6.  Because we now have the allotment, I am having one of the raised beds in the garden for cutting flowers. There is already a line of Sweet Peas by the trellis and today we have dug the last of our leeks to make space for my flower garden. So, not strictly garden, here is the Leek and Chicken Pie I made for supper tonight.

If you’d like a peek at other gardens, pop over to The Propagator who invites folk to join in Six on Saturday, and follow the links in the comments to see gardens all over the world.

 

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Onion Sets, Peggy Seeger and Friends

We spent the morning at the allotment planting many onion sets, red and white looking forward to a good harvest. You’ll have to look closely to see them!

The post today brought me my pre-ordered copy of Peggy Seeger’s new cd – First Farewell. I’ve been watching her online each Sunday tea-time and many weeks ago, in an online Songs of Protest with Greenham Common women, Peggy sang one of her new songs that really touched me, “How I Long For Peace.” Another gem on this wonderful album is, “Gotta Get Home By Midnight.” I love how she is laughing on the cover and that all the music is made with her sons and daughters in law. It’s truly beautiful in every way.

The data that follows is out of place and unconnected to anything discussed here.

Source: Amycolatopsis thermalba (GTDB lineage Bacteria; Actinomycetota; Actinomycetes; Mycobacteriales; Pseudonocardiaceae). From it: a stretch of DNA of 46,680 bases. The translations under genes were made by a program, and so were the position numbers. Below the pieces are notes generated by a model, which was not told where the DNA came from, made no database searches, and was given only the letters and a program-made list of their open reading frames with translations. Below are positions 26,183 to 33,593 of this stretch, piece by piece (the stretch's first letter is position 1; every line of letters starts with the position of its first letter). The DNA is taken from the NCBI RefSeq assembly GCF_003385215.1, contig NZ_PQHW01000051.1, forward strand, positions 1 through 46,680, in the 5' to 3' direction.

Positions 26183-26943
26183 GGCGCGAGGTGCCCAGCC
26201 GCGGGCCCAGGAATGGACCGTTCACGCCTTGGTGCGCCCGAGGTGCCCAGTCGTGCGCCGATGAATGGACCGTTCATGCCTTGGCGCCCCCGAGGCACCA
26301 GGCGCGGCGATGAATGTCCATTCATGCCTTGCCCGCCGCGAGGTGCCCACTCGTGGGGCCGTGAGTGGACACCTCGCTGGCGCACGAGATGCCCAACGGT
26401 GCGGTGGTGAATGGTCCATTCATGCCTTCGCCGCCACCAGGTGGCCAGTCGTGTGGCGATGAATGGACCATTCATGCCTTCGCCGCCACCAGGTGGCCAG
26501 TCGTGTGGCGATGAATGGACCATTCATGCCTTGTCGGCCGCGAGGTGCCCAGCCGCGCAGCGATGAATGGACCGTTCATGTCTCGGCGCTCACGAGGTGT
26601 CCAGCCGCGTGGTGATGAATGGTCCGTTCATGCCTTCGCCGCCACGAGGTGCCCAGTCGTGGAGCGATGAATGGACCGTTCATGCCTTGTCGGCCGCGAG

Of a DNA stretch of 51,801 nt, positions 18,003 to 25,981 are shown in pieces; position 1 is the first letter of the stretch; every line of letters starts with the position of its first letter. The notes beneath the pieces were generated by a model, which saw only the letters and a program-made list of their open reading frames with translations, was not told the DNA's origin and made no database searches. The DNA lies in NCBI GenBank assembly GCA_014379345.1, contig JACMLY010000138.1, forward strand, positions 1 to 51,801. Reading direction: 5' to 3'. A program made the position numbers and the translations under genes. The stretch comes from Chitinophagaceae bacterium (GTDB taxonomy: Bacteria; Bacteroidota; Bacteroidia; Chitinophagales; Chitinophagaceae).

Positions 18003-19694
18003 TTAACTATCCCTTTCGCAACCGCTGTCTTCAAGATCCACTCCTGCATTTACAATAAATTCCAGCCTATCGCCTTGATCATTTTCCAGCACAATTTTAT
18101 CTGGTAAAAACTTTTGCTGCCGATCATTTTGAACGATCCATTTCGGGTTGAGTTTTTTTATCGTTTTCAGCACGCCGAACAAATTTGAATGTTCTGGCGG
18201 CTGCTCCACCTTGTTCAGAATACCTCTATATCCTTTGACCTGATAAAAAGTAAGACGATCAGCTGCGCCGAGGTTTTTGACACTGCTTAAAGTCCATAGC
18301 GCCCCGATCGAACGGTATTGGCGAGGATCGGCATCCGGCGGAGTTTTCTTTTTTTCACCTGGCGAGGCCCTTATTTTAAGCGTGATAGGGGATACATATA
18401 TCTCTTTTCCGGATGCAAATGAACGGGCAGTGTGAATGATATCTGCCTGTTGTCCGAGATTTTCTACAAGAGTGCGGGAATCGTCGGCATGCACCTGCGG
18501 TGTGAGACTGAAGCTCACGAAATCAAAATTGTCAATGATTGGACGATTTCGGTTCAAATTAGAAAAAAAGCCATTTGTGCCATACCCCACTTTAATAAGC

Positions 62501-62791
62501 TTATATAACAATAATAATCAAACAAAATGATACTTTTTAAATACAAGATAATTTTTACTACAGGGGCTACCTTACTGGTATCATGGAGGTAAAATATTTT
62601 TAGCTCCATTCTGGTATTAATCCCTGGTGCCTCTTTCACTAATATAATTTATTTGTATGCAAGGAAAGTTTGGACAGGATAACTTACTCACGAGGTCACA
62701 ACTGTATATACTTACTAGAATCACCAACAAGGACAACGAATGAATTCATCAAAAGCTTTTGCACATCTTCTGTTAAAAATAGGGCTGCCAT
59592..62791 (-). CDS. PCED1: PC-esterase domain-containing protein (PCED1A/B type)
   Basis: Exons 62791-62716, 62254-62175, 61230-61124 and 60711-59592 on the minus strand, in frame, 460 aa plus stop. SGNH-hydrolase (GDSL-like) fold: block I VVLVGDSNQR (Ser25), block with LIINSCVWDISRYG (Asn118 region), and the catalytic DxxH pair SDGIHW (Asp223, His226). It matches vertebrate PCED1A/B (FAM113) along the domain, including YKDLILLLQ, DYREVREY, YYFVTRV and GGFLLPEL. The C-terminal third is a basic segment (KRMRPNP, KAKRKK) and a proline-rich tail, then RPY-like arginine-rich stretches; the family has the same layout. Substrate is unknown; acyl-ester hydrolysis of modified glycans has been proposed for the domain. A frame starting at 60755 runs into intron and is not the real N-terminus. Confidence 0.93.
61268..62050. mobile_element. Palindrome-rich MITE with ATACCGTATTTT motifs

What a lovely afternoon we had with friends in the garden! We caught up on news and laughed and laughed –  a tonic for us all. The cakes went down well too – the Heligan Pineapple Cake and Sticky Ginger Cake, a new recipe from Cornish Kitchen.

Sticky Ginger Cake from Cornish Kitchen

 

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Swimming Hat, Rose and Cake

Our lovely neighbour is an artist as regular readers will know. She is in the middle of a project making very special swimming hats for local sea swimmers. She needed a model today to set the angle correctly so here is one of her designs. The others so far are a bunch of flowers, a  sailing boat and a pineapple.